By Jimmy Chen - Apr 29, 2019
It felt shameful, though they didn’t resist. Every few nights, enough time for tiny hairs to grow on his face and neck, they would stand in the bathroom and go through this ritual. Each pluck delivered a small rush of relief.
“Can you get the thick ones?” He loved feeling the bulbous and slimy root come out, rare, and thrilling.
“Can you just let me do this?” She preferred the difficult nubs half-buried under the first layer of skin cells. To prematurely coax out a fated ingrown hair. That was special to her.
To others—at work, in line at the groceries, picking up their son at daycare—he was just another clean-shaven man, minus some red bumps they mistook for razor burn, not the irritated and mildly infected pores all over his neck.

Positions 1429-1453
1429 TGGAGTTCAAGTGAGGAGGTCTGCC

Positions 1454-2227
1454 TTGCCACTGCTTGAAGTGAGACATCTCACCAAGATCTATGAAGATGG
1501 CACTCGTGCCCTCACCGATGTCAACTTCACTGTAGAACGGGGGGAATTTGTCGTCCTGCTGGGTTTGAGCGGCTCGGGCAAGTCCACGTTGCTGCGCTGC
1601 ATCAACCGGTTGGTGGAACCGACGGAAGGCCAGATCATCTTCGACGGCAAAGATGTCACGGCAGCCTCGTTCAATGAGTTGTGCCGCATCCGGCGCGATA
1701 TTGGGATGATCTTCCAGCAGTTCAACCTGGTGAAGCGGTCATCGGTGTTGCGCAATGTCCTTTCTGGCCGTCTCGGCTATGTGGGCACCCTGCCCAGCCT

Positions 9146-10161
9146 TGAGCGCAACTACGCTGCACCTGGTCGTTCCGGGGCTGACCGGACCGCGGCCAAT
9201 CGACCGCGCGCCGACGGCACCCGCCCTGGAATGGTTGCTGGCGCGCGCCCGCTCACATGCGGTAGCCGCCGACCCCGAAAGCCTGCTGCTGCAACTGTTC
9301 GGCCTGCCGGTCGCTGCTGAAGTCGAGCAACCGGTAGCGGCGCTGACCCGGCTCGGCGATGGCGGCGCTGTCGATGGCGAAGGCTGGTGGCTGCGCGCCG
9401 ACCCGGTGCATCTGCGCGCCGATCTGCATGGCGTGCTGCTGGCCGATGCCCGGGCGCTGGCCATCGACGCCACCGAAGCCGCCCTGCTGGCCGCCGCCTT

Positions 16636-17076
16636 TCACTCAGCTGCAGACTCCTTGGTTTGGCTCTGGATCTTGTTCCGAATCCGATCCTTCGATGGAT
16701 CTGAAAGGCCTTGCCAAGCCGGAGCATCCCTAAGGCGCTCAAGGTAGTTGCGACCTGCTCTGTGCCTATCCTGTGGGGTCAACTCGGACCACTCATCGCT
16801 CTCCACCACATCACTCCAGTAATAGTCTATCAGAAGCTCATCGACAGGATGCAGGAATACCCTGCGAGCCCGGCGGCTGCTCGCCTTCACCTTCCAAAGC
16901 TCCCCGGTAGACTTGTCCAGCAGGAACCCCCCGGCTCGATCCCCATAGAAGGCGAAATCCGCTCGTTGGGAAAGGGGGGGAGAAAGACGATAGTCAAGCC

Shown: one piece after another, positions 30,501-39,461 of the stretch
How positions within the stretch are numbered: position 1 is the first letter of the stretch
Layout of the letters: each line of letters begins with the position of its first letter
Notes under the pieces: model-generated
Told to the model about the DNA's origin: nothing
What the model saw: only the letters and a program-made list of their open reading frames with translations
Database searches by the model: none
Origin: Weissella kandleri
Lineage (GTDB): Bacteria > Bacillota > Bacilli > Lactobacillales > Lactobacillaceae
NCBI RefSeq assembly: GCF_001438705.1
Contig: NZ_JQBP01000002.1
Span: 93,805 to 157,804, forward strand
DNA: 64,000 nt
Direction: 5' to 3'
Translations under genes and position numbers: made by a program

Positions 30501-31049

He developed this compulsion in college. His virginity gave him severe anxiety, not just the social stigma of it, but the mechanics of intercourse. He spent most of his evenings in the basement of the library and, one by one, with impressive efficiency, pulled out almost all the hairs on the sides of his head, leaving the top of the head intact for longish hair to droop over and disguise the affliction. Like a reverse comb over.
The virgin thing eventually resolved itself, as did relationships, a few of them, then staying in one, then marriage, now children.
“Dada,” the infant said.
“Yes,” the father said, drying his son’s bottom with his wife’s hair dryer. “I am your Dada.”
He grazed over his son’s head, as gentle as one might assess an overripe avocado, smoothening out each hair in the direction it grew.
ARTWORK BY AGNES MARTIN